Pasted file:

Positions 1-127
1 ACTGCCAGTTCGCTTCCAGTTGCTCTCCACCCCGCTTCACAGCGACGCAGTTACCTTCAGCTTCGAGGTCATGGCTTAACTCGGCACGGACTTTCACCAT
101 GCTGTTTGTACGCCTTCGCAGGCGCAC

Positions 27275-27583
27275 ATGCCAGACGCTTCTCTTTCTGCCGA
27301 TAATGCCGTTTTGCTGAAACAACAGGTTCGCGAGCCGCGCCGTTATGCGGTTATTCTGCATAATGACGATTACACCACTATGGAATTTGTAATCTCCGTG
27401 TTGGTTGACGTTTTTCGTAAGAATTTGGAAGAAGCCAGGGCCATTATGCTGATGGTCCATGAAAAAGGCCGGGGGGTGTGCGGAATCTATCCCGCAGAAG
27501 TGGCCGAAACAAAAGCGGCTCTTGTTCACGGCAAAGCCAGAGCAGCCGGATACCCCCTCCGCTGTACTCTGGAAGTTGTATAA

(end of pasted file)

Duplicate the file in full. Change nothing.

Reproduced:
Positions 1-127
1 ACTGCCAGTTCGCTTCCAGTTGCTCTCCACCCCGCTTCACAGCGACGCAGTTACCTTCAGCTTCGAGGTCATGGCTTAACTCGGCACGGACTTTCACCAT
101 GCTGTTTGTACGCCTTCGCAGGCGCAC

Positions 27275-27583
27275 ATGCCAGACGCTTCTCTTTCTGCCGA
27301 TAATGCCGTTTTGCTGAAACAACAGGTTCGCGAGCCGCGCCGTTATGCGGTTATTCTGCATAATGACGATTACACCACTATGGAATTTGTAATCTCCGTG
27401 TTGGTTGACGTTTTTCGTAAGAATTTGGAAGAAGCCAGGGCCATTATGCTGATGGTCCATGAAAAAGGCCGGGGGGTGTGCGGAATCTATCCCGCAGAAG
27501 TGGCCGAAACAAAAGCGGCTCTTGTTCACGGCAAAGCCAGAGCAGCCGGATACCCCCTCCGCTGTACTCTGGAAGTTGTATAA